In 2001, Apple launched the first iPod and a marketing campaign with the tagline: ‘1,000 songs in your pocket’. Apple made it possible to store a whole music library on a device the size of a deck of cards. With a 1.8inch 5GB hard drive, portability was its unique selling point; the device’s closest competitor had a 2.5inch hard drive.

The point is, Apple addresses how this product is going to change your daily life. You can’t question the longevity of a brand like Apple, they’ve been going strong for years on a singular ethos of simplicity and functionality. Their iPod marketing campaign demonstrated those traits perfectly. A device might have a 24-inch commercial-grade LED screen or a lightweight nano carbon frame, but how does it make my life better?

Similarly, you can’t underestimate the intelligence of your audience. False promises damage the brand.


Don’t deceive your audience

We’ve all got a friend who starts every anecdote by declaring “it was the funniest thing ever…” This is a sure-fire way of losing your audience’s trust. Big statements are great if you can deliver on them, but most of the time you’re better off letting your audience judge the merits of your story.

The following fall under the category of big statement/low reward:

  • Leading/cutting edge.
  • “Guaranteed to…”
  • “You won’t believe the results.”
  • Taking [x industry] by storm!
  • World-class/ world-famous/ internationally-renowned.

Says who? Why? Presumably you’re not operating a monopoly, otherwise you needn’t remind the customer of your stature, so what exactly makes your world-class service better than your competitors’ world-class service? Be specific!



As a copywriter, it’s your job to retain the reader’s attention right up until the last sentence. Your call-to-action (CTA) is the business end of copy where you directly address the reader. So, you’ve got this far but you’re losing momentum, and you fall back on a familiar refrain:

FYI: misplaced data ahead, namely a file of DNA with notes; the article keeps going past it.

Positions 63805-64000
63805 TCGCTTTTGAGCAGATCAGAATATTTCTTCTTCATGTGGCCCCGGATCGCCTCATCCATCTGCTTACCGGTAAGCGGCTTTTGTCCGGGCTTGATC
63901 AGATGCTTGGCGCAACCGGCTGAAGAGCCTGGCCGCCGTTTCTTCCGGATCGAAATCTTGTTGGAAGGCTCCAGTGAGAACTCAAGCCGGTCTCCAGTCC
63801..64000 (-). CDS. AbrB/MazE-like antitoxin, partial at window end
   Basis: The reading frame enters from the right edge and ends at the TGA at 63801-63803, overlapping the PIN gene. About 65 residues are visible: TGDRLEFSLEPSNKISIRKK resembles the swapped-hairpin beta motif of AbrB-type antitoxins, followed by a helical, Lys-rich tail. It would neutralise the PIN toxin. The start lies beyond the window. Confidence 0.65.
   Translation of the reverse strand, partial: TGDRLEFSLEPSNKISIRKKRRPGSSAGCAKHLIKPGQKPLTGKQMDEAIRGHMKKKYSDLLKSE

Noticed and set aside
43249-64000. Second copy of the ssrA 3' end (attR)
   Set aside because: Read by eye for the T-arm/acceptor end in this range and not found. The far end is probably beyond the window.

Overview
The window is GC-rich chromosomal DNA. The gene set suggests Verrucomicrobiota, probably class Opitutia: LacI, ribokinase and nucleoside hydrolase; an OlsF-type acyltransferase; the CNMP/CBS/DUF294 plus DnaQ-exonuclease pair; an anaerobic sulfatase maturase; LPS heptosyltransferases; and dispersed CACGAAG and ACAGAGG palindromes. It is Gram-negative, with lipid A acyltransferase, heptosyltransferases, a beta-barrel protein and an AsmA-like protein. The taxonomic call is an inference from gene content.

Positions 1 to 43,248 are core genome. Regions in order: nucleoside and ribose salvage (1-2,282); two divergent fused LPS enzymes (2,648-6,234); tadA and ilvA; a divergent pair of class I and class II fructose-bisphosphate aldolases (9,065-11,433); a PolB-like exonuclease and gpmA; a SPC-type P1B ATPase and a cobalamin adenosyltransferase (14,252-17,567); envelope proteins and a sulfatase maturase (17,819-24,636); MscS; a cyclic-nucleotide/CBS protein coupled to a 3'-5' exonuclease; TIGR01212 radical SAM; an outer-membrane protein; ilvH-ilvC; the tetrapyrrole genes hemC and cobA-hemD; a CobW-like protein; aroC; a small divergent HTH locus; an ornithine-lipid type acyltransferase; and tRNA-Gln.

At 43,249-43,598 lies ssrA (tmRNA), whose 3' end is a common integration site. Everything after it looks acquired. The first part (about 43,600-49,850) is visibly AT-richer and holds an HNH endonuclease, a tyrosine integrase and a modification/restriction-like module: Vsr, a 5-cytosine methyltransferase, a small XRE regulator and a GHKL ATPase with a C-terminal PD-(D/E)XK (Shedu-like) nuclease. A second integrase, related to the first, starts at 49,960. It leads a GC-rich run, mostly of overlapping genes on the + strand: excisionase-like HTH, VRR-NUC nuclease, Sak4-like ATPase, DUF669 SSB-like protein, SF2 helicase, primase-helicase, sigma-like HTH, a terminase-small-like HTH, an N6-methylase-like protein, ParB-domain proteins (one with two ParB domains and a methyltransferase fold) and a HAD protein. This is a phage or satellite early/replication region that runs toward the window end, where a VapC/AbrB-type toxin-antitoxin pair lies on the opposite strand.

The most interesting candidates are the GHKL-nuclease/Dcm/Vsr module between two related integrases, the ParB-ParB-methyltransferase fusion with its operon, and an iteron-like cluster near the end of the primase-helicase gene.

• “Sign up today!”
  • “Buy now.”
  • “Read more.”
  • “Now…”

The call-to-action is an invitation to take a desired action. Language that’s overtly commanding robs the reader of any sense that they’re thinking independently. Think carefully about an original CTA, or risk falling at the final hurdle.



You’re looking to spice up your copy and sprinkle in a few descriptive words. The problem with adjectives is that they’re often overused in certain contexts. For example, the baker’s bread is fresh, and the latest smartphone features innovative design technology. There’s nothing wrong with these descriptions, but we’ve come to expect them in advertising. Avoid these overused copywriting terms if you want to turn heads.


Once the suit tailor’s vocabulary on Savile Row, “bespoke” (custom-made for the individual) has slowly lost its original meaning (and effectiveness). In recent years, it’s become generally applicable to any product or service. The same goes for “artisan”. Both adjectives imply standout quality, but when your competitive field is made up entirely of companies promising “artisan” products and “bespoke” services, you’re going to have to find another way to stand out.


Once solely reserved for exceptional characters like King Arthur, this word is now frequently used to describe everything from McDonald’s chicken sandwiches to rare Pokemon.


Don’t underestimate your audience, they’ll know when they actually see a revolutionary product, so focus on showcasing the idea behind the product and how it’s going to change lives.


Now it’s your turn…

Confidence, in both your product and your writing, is the key to persuasive but honest copy. There’s a reason why creativity is the second-most valued skill in the world. In the UK, under 10% of digital advertising gets looked at for more than a second. The age of the attention economy is here, and connecting with consumers is your main concern. Standing out from the crowd isn’t easy, but avoiding these overused terms and phrases is a good starting point.

At Linguakey, we specialise in creative content solutions for tech brands. Contact us to unlock your potential.